Yesterday I worked from home, and once all that boring job shite was out the way I spent a few hours giving the 11 a rinse, and treating the plastics to about 5 quids worth of Autoglym Trim Gel. It wasn't filthy or anything, but it's just something I like to do to see how good/bad a car is.
       

       

       
      The trim has come up well, although could probably do with another go. It really is a nice, genuine, low mileage car (46,600 miles), with hardly any rust. I've had a brief look, and the only areas to speak of are by the passenger door hinge, some peeling of the underseal on the front OS sill where it's probably been jacked up incorrectly, and some light surface stuff on suspension bits 'n' bobs. I can't see any evidence of welding either.
       
      For the most part it has been owned from new by a gifferette in Cornwall. I did a street view of her house and it's a bungalow with a garage attached, and the door is painted the same colour as the car. Ah bless! The fact it's attached to the house must have helped its survival, as opposed to being kept in a shitty damp lockup somewhere.
       
      The 'never been smoked in' cliche is true here.
       

       
      I love this seat design, complete with corduroy covering. They are actually quite comfortable too, and have a tilt function that I haven't yet managed to adjust, so the driving position is a laid back affair. I'll probably just leave it as is.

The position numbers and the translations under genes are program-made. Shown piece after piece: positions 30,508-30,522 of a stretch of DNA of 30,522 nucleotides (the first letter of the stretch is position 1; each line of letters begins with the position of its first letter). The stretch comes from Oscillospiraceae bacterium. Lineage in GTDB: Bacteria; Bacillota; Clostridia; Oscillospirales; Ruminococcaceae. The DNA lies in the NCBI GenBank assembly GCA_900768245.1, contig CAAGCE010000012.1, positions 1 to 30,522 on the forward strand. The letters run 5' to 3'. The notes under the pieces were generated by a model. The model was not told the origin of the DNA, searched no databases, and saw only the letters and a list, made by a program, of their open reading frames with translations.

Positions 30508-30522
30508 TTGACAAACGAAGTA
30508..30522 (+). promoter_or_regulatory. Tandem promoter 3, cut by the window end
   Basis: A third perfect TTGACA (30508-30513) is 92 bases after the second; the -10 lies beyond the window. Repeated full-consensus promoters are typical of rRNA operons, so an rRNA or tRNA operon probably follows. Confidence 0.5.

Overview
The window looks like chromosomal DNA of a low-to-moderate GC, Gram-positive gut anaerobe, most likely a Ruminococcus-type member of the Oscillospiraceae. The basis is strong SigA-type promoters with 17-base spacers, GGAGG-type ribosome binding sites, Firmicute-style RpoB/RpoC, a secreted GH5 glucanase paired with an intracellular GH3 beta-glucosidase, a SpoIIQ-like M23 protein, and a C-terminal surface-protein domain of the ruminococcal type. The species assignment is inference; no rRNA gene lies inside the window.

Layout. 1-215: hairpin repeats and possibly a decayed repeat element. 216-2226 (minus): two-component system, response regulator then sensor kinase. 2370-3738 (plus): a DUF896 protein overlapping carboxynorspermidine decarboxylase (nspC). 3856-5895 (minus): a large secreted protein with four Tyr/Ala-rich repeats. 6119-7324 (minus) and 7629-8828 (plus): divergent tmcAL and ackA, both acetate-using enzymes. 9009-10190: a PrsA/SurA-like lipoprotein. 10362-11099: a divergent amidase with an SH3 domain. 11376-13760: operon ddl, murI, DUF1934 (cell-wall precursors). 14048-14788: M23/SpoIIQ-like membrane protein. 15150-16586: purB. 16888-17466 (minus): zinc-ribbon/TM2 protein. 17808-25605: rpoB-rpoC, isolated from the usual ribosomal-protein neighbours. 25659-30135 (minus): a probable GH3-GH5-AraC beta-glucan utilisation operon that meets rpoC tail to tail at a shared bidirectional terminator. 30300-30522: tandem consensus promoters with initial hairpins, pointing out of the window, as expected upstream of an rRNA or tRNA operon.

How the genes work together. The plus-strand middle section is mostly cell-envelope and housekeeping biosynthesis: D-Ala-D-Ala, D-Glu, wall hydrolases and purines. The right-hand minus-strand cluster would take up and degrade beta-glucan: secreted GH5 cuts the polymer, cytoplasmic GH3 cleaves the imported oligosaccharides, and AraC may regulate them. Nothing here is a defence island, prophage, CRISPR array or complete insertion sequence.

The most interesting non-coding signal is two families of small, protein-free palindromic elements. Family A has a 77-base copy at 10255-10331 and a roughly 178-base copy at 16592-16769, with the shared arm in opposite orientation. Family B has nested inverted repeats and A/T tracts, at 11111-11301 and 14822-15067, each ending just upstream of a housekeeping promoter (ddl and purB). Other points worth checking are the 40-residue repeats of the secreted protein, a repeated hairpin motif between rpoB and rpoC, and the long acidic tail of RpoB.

Some interesting details include the sun visors that fit flush with the roof line/top of A-pillar.
       

       
      Dashboard is an interesting non-reflective matt effort (and is mintola, pretty much like the rest of the interior).
       

       
      Brake pedal rubber with the Renner badge.
       

       
      Lah-de-dah electric windows that work, and corduroy door card.
       

       
      It's early days, but I can see myself becoming smitten. Apart from an occasionally clunky shift up to to 3rd, and a few grumbles from the front end, I can't see it needing much. I'll change the ATF (Renomatic D2 which is still available) and do an oil change, but it's clearly been a well maintained car. As bona fide old chod goes it's perfectly usable, and my plan was to use it all winter, but it's really too good for that once the salt gets chucked down.
       
      Incidentally, the colour is probably divisive, but in real life it really suits it. One of those rare things where photos don't do it justice IMO.
       
      It will live indoors, but my garage isn't the best in winter as it can get a bit damp. Better than outside I suppose.
       

    • By dome
      This evening I venture forth into hitherto unknown lands (Kirkintilloch) to collect my latest acquisition.

      Which, naturally, has issues.

      I have purchased my first line of defence.



      Which appears to have antigravity properties

      More will follow this evening...